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How is ObjectAnimator able to call the appropriate method setX if the attribute x is specified as a string? What I mean is, what technique is used to recognize that I want to animate the attribute rotation of my view and call the appropriate method setRotation of that view?

I've already understood how ObjectAnimator works and have managed to use it, it is quite simple, I am just curious about the operating principles.

  • For property "foo" a method setFoo is called via reflaction – pskink Feb 7 '15 at 10:32
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There are a number of ways to animate the rotation of a view:

1. ObjectAnimator.ofFloat(view, "rotation", 0f, 90f).start();

This uses reflection to call the setRotation(float f) and float getRotation() methods of the view.

You can use this method to animate any property of a class as long as that class has implemented the appropriate getter and setter methods for that property.

But reflection is a slow operation, so there is a second method that doesn't use reflection.

2. ObjectAnimator.ofFloat(view, View.ROTATION, 0f, 90f).start();

This uses the rotation Property of the view. Property is an abstract class that defines the setValue(T) and the T get() methods which in turn call the actual getter and setter of the supplied object. For example, the rotation property on the View class uses the following code:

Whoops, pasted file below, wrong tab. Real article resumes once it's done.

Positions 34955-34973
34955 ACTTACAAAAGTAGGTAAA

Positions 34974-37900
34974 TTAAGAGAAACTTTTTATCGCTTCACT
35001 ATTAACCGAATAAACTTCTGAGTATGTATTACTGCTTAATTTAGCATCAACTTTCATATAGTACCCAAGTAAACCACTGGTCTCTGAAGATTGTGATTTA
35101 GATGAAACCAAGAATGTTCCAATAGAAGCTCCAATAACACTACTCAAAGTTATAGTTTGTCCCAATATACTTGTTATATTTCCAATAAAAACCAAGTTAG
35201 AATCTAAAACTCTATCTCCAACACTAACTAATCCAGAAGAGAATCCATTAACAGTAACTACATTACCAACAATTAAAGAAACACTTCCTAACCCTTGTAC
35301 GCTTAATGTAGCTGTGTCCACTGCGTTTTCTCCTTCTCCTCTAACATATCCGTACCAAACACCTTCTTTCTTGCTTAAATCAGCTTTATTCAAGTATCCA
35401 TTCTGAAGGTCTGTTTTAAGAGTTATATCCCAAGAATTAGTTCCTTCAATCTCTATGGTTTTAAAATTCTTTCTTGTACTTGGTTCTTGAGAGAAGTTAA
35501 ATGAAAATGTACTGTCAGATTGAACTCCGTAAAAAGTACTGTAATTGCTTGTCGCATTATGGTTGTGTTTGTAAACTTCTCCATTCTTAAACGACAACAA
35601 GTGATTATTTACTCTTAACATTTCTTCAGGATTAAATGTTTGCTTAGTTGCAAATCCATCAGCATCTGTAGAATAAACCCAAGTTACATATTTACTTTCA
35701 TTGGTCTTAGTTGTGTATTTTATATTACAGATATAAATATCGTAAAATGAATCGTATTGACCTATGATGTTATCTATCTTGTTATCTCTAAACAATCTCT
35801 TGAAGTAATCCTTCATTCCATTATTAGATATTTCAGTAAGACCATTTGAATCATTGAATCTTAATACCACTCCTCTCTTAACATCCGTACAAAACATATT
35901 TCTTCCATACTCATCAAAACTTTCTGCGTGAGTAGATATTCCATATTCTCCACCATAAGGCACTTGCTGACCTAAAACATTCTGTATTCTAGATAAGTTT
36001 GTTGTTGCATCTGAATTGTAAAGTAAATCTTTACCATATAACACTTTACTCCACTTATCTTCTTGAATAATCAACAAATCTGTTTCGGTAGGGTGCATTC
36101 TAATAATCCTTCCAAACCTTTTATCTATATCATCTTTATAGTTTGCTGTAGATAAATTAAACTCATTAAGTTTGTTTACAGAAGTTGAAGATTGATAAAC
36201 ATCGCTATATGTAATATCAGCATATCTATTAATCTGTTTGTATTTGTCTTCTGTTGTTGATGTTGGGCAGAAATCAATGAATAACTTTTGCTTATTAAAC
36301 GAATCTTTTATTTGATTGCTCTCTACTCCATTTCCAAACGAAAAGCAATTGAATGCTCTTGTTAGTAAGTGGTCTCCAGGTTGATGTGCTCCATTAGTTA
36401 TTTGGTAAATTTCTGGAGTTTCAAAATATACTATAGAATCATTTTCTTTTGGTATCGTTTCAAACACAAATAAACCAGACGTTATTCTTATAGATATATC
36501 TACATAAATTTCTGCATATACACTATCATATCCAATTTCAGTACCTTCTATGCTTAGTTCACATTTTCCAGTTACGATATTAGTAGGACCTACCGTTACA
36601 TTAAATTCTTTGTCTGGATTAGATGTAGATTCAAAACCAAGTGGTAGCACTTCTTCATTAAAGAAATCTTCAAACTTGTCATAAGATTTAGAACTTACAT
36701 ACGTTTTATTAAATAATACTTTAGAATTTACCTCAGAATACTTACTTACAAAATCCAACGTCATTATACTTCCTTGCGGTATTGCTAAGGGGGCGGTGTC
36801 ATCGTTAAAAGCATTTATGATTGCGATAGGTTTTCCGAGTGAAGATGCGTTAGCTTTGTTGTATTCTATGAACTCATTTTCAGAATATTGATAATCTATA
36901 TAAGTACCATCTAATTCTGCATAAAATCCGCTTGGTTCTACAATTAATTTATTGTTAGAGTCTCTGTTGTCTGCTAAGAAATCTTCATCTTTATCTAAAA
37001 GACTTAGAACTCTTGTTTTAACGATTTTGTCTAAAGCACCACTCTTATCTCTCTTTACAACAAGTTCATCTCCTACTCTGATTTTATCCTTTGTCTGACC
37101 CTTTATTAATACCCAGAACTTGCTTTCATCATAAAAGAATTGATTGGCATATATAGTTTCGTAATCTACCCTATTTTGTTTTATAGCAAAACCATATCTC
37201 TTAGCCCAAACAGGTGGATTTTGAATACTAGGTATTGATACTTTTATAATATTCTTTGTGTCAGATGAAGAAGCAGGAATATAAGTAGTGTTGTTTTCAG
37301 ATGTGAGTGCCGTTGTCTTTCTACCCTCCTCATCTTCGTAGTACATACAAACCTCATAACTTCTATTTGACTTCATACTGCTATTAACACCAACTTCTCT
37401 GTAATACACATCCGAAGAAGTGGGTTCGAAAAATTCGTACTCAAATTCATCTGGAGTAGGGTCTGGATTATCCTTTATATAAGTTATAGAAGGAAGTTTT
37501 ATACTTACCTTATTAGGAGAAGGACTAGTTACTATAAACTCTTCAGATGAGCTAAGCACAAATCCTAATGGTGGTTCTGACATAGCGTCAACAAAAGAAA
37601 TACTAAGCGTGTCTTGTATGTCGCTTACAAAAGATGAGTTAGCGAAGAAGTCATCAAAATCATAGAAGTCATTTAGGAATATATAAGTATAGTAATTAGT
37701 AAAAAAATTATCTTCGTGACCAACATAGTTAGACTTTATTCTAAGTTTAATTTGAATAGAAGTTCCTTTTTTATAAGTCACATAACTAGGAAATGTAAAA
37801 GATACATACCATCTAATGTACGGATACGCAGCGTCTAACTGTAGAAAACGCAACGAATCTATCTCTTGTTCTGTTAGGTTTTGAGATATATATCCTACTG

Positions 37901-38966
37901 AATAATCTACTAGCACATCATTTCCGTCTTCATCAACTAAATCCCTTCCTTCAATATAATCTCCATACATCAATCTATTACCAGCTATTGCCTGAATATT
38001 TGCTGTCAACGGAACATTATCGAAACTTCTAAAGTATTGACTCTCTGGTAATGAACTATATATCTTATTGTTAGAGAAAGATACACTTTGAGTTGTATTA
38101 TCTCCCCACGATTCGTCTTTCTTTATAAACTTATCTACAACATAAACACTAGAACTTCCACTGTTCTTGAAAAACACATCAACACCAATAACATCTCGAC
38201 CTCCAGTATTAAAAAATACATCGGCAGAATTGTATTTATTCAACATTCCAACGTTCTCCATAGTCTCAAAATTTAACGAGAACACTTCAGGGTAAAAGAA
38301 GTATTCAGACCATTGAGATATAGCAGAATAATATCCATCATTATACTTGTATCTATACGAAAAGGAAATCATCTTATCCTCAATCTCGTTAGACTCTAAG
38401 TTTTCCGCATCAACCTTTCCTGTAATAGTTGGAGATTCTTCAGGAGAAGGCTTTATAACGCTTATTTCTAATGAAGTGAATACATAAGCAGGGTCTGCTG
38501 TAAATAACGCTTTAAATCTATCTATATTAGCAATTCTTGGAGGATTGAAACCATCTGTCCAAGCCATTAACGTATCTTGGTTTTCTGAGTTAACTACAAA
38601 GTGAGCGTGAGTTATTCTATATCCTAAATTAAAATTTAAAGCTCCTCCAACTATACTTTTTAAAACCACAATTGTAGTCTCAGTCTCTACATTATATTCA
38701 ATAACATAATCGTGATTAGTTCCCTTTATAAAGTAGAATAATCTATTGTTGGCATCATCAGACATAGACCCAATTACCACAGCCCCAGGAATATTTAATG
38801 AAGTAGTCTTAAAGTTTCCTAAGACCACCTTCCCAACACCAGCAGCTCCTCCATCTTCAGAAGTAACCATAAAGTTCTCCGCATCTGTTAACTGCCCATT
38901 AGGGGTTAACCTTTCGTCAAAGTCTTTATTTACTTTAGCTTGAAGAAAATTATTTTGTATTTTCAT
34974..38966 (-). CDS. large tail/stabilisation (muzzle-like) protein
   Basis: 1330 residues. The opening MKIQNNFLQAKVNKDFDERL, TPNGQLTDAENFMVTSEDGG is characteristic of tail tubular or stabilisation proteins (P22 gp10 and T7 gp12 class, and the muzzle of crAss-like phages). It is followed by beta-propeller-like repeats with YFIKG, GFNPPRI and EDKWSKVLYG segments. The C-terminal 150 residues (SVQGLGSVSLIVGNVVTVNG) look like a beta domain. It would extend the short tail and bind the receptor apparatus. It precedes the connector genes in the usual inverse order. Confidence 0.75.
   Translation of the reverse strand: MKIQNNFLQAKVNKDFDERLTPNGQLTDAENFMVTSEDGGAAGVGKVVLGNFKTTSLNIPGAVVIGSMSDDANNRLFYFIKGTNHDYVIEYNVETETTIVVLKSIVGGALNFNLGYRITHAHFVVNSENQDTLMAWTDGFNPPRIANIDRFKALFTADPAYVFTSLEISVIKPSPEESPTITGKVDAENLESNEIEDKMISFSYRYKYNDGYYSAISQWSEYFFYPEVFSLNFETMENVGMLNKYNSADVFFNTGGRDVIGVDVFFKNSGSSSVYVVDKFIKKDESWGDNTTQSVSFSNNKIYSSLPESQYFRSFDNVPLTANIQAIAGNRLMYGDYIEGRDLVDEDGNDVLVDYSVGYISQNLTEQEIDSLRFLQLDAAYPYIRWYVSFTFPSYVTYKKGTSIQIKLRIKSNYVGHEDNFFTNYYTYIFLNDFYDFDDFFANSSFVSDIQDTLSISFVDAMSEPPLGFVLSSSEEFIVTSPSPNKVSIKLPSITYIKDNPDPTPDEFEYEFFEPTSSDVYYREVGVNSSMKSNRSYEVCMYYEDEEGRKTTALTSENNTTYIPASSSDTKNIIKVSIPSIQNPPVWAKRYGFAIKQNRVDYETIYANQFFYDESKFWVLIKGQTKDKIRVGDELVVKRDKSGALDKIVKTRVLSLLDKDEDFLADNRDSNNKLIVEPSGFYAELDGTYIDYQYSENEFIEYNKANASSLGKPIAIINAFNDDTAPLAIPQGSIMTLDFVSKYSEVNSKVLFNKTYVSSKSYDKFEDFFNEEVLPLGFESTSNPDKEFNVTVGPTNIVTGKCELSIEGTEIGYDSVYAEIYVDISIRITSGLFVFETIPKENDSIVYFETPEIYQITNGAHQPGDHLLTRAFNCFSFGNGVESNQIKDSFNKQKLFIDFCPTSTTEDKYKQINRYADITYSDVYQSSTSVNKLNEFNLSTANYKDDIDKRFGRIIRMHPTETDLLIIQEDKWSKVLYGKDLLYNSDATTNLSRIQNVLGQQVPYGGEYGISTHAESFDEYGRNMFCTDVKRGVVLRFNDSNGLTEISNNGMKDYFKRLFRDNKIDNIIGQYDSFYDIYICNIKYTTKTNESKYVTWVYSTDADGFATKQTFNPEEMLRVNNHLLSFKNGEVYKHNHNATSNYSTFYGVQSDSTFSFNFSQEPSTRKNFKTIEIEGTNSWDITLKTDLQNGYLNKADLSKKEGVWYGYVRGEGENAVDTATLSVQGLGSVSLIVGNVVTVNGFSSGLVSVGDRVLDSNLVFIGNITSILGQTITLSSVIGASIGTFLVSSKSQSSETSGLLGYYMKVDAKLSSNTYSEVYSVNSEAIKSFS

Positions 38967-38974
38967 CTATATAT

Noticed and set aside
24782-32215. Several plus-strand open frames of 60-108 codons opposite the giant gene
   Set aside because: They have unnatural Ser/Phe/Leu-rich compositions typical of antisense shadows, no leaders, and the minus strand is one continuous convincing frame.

public static final Property<View, Float> ROTATION = new FloatProperty<View>("rotation") {
    @Override
    public void setValue(View object, float value) {
        object.setRotation(value);
    }

    @Override
    public Float get(View object) {
        return object.getRotation();
    }
};

If you want to animate a custom property of an object, you can implement your own Property like the one above.

Then there is a third method, which also doesn't use reflection.

3. view.animate().rotation(90f);

This one has a fluent interface so it's easier to use. You can also chain multiple animations to run together, for example: view.animate().rotation(90f).translationX(10f);

The downside of this method is that you can only animate the standard properties of a View and not custom properties or properties on your own classes.

| improve this answer | |
  • 1
    Ugh, using reflection to animate Object sounds so bad, it should not even be possible ! – Blablablabli Feb 22 '17 at 9:24

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